(Really) Defining Your Audience
One of the first (and most obvious) questions to talk about within Web project teams surrounds the nature of the target market. Who is your audience? You will find this question at the top of most questionnaires and planning briefs used by agencies because it’s extremely important. If you don’t know the preferences of your target market, how will you ever serve them with a Web site?
As important as this question is, in many cases it is addressed only casually. In planning discussions, the question tends to be glossed over and the answer only given broadly to get to the next. Typical answers include things like “mostly male and some female,” “younger people,” or “anyone over 18.” There are exceptions, certainly, but many project managers don’t truly put in the time to really uncover the nature of the very audience that they serve. Generally characterizing your audience in 30 seconds isn’t really defining your audience.
It takes time, it takes resources, and it’s not the most exciting thing to do (most project managers are anxious to see some new design ideas). But investing in really defining the audience will not only enhance the effectiveness of the end product, it will really support the production process itself in a variety of facets.
So let’s take a look at how an audience should really be defined. For starters, there is no universal formula for defining a Web site audience. Consider that the best talk show interviewers are known not for simply running through a list of pre-written questions with a guest, but instead letting the nature of the guest’s responses dictate the flow of subsequent questions. A successful interview is a thoughtful, probing exchange–not a lock-step process. Exploring the nature of your Web site’s audience should be no different: deep, exploritative, and intuitive.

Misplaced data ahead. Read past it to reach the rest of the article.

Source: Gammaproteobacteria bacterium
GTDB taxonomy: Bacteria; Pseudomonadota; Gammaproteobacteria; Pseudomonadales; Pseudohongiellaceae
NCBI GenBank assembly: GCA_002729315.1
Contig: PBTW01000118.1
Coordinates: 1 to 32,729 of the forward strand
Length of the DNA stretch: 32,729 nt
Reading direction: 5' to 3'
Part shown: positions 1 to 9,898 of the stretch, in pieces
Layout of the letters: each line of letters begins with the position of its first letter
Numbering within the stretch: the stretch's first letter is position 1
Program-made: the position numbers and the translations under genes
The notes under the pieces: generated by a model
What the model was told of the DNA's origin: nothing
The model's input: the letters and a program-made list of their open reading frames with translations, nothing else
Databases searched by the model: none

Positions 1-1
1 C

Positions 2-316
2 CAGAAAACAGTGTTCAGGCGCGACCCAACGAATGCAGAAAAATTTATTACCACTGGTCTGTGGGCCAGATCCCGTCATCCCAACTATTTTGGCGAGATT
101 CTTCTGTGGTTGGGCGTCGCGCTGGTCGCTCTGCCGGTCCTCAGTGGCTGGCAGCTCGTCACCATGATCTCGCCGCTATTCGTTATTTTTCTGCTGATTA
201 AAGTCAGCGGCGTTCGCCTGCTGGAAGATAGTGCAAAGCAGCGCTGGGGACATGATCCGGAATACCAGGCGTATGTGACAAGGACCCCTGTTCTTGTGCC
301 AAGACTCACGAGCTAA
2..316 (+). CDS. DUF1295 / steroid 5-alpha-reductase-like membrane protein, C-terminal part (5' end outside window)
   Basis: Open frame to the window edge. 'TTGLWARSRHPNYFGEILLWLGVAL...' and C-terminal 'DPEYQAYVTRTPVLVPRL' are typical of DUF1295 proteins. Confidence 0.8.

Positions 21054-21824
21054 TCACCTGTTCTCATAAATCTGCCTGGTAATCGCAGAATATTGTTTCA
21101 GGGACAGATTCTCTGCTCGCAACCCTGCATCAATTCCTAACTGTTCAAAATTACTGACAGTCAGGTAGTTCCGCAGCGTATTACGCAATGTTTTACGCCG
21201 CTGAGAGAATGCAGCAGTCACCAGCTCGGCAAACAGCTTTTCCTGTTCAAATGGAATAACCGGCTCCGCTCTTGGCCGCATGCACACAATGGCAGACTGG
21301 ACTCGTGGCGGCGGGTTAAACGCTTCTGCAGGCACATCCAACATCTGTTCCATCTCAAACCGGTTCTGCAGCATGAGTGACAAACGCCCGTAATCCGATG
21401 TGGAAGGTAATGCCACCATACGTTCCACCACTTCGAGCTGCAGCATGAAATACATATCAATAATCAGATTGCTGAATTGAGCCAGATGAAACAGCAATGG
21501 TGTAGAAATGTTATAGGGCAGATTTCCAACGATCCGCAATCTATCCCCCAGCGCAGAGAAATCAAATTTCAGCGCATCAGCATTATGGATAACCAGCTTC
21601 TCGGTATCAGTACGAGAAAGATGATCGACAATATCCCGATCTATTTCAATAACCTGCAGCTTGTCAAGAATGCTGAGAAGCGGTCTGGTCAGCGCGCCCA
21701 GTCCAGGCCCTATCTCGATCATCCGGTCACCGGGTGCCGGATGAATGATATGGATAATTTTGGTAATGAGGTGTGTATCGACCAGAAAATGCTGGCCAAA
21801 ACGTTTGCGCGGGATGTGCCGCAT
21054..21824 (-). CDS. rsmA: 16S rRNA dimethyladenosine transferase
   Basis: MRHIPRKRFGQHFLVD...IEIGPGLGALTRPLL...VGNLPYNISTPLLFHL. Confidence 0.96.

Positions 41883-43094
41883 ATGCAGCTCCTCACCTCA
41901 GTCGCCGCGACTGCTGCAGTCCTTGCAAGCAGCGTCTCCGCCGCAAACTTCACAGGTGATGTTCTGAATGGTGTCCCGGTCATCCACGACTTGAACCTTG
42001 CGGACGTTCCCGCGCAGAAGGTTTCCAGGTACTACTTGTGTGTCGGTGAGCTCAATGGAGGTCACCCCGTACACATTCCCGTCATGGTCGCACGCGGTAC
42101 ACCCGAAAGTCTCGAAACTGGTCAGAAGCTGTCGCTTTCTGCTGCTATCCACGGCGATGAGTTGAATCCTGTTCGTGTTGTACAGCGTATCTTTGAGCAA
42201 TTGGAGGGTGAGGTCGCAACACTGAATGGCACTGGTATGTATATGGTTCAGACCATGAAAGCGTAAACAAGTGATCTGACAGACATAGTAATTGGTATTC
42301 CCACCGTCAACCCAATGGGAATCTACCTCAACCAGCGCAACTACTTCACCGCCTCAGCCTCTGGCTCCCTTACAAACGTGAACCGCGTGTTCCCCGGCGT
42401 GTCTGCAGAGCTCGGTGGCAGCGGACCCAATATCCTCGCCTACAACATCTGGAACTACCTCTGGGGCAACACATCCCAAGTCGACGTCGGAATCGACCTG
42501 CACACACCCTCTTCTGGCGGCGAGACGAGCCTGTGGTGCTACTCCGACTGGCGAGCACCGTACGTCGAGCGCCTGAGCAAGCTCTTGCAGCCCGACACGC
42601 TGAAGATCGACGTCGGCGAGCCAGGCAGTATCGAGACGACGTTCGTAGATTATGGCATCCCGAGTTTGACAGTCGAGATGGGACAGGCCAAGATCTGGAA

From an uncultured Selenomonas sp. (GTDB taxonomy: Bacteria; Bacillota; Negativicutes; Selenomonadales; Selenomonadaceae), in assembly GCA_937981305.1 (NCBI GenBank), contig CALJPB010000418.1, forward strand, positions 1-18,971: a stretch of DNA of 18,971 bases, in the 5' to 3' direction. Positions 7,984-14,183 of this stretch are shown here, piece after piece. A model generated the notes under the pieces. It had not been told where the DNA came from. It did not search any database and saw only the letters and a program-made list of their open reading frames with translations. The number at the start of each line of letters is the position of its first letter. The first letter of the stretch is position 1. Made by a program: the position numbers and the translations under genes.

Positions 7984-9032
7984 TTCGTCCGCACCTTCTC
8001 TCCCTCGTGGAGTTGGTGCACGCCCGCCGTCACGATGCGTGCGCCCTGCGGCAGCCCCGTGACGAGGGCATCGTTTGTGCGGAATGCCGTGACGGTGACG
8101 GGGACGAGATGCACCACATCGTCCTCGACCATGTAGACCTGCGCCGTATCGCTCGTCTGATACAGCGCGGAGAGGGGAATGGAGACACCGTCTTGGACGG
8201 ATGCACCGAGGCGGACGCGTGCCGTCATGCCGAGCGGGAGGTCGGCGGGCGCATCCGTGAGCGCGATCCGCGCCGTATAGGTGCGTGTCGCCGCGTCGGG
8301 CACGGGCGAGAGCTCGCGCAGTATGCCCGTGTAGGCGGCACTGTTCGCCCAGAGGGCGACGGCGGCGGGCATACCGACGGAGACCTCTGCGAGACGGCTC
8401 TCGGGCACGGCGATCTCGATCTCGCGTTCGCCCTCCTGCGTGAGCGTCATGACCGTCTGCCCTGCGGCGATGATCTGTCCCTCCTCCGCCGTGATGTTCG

You have to start somewhere, of course, so here are a few high-level discussion questions for a project team:
- What is the age, sex, cultural affiliation, and socio-economic status of our potential users?
- Will the majority of your users be using a high speed connection?
- What time of day are our users most likely to use our site?
- Might our users be conducting other activities (i.e. watching TV, between work assignments, etc.) before, during, or after using our Web site?
- If a user had to answer candidly, what is it that they really and truly want out of our Web presence?
- How often might a user interact with our site in a given day, week, or year?
- What process will our site play in this person’s decision to become or stay a customer?
- What other sites might our visitors use in addition to ours in formulating an opinion, taking a next step, or conducting a transaction?
Once you’ve run through a handful of high-level questions, the next step is to generate some more probing questions based upon the responses you come up with. If you reason that your site will likely be used in short bursts during business hours, the group might formulate a question regarding the most critical 3 or 4 pieces of information that you should communicate. Likewise, if you determine that your visitors really want to know what your current rate structure is without having to pick up the phone or want to see a picture of your office’s interior, then let that dictate your thinking. Although these items may seem insignificant when first discussed, they cut to the core of what your site ought to be.
For many sites, an in-depth discussion will be enough. Many organizations know the needs and wants of their customers quite well. In other cases, you might consider surveying your users using a simple Web form or even a telephone survey. Questions can be subjective, objective, or both.
In the end, you should set an internal goal of really defining your audience and its needs. You may even elect to develop a one page user profile that really reflects the nature of your typical user and his/her needs. Have fun with it.